• Lack of advanced threat detection: Many standalone URL filtering solutions lack sandboxing and dynamic analysis capabilities to identify and block sophisticated threats. Cybercriminals continuously develop new techniques to evade traditional security measures, and zero-day threats like these can’t be identified with URL categorization alone.
  • Blind spots in encrypted traffic: URL filtering primarily inspects URL information in plain text, but most web traffic is now encrypted. Cyberattackers often use encryption to bypass traditional security, deliver malware, or exfiltrate data. Cybersecurity solutions such as next-generation firewalls and secure web gateways include HTTPS inspection capabilities.

URL filtering offers some control over web risk, but it can’t providing complete protection against web-based threats. To accomplish that, you need a multilayered approach that includes advanced threat detection, inspection of all encrypted traffic, behavior-based analysis, and more in an integrated platform.

How Zscaler Can Help

Zscaler offers powerful URL filtering as a native feature of Zscaler Internet Access™ (ZIA™), the world’s most deployed security service edge (SSE) platform, along with our industry-leading secure web gatewaydata loss preventioncloud-gen firewall, and more.

Zscaler Internet Access is part of the comprehensive Zscaler Zero Trust Exchange™ platform, which enables fast, secure connections to allow your employees to work from anywhere using the internet as the corporate network.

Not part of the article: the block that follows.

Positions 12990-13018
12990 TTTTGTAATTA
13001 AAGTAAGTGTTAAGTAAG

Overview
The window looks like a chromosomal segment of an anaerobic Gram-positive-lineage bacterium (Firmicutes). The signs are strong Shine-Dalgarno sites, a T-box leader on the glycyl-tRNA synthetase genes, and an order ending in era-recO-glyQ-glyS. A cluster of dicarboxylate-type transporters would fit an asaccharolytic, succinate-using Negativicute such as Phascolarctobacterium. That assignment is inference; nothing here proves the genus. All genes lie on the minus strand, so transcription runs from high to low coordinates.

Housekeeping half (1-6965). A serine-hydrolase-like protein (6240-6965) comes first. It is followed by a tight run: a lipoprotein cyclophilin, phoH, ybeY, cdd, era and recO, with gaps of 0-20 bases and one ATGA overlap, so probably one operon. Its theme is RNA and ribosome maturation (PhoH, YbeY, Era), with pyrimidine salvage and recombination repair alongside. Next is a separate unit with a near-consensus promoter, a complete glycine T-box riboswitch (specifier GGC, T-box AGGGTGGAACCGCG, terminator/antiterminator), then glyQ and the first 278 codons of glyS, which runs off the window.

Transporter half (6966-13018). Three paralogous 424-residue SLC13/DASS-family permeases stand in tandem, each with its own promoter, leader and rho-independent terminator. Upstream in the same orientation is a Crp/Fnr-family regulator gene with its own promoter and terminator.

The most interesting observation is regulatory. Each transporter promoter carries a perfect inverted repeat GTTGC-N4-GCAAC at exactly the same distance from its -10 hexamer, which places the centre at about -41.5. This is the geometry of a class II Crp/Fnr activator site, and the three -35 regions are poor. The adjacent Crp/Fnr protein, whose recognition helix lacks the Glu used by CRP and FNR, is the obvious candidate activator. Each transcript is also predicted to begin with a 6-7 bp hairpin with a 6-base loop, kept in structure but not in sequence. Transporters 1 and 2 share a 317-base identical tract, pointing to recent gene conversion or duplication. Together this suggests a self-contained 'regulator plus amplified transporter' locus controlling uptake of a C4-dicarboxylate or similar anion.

Key Benefits of URL Filtering from Zscaler

Through native integration with our entire ecosystem, Zscaler URL filtering offers peerless control over your web traffic, including:

  • Dynamic content categorization: Leverage machine learning to determine if uncategorized URLs belong to specific URL categories and apply policy accordingly.
  • Integrated browser isolation: Isolate all traffic to URLs in selected categories through native integration with Zscaler Browser Isolation.
  • Embedded sites categorization: Enforce URL filtering policy for sites translated through services such as Google Translate.
  • Safe search enforcement: Enforce safe results on search engine queries when SSL inspection is enabled by leveraging Zscaler’s unmatched scalability.
  • Granular productivity app controls: Simplify configuration, restrict tenants, and control allowed domains for Microsoft 365 and Google Workspace apps.
promotional background

Find out more about URL filtering and the other integrated features of Zscaler Internet Access.

Suggested Resources

Zscaler Help: About URL Filtering
Read the article
Zscaler Web Security Technology
Learn more
Zscaler Internet Access
Visit the product page

Frequently Asked Questions